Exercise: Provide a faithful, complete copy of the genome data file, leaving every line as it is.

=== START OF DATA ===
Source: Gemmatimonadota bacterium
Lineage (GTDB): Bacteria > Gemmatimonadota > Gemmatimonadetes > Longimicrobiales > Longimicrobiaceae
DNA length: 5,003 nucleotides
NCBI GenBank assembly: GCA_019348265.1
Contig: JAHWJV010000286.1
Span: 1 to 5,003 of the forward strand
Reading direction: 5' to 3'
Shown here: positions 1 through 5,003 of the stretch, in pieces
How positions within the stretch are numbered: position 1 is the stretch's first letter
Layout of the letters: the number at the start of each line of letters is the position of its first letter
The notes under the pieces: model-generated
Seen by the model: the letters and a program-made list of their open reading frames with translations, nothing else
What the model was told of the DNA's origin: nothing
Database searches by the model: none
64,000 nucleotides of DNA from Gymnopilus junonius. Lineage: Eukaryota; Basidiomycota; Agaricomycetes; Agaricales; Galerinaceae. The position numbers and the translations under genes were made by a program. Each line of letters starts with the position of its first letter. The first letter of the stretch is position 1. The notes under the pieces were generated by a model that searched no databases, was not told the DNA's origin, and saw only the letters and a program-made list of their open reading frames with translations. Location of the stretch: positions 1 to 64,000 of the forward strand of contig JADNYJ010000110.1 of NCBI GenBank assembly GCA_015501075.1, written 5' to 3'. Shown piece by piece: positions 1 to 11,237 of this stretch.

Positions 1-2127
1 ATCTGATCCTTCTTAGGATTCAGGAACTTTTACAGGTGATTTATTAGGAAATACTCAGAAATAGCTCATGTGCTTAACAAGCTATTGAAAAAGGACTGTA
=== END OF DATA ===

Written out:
Source: Gemmatimonadota bacterium
Lineage (GTDB): Bacteria > Gemmatimonadota > Gemmatimonadetes > Longimicrobiales > Longimicrobiaceae
DNA length: 5,003 nucleotides
NCBI GenBank assembly: GCA_019348265.1
Contig: JAHWJV010000286.1
Span: 1 to 5,003 of the forward strand
Reading direction: 5' to 3'
Shown here: positions 1 through 5,003 of the stretch, in pieces
How positions within the stretch are numbered: position 1 is the stretch's first letter
Layout of the letters: the number at the start of each line of letters is the position of its first letter
The notes under the pieces: model-generated
Seen by the model: the letters and a program-made list of their open reading frames with translations, nothing else
What the model was told of the DNA's origin: nothing
Database searches by the model: none
64,000 nucleotides of DNA from Gymnopilus junonius. Lineage: Eukaryota; Basidiomycota; Agaricomycetes; Agaricales; Galerinaceae. The position numbers and the translations under genes were made by a program. Each line of letters starts with the position of its first letter. The first letter of the stretch is position 1. The notes under the pieces were generated by a model that searched no databases, was not told the DNA's origin, and saw only the letters and a program-made list of their open reading frames with translations. Location of the stretch: positions 1 to 64,000 of the forward strand of contig JADNYJ010000110.1 of NCBI GenBank assembly GCA_015501075.1, written 5' to 3'. Shown piece by piece: positions 1 to 11,237 of this stretch.

Positions 1-2127
1 ATCTGATCCTTCTTAGGATTCAGGAACTTTTACAGGTGATTTATTAGGAAATACTCAGAAATAGCTCATGTGCTTAACAAGCTATTGAAAAAGGACTGTA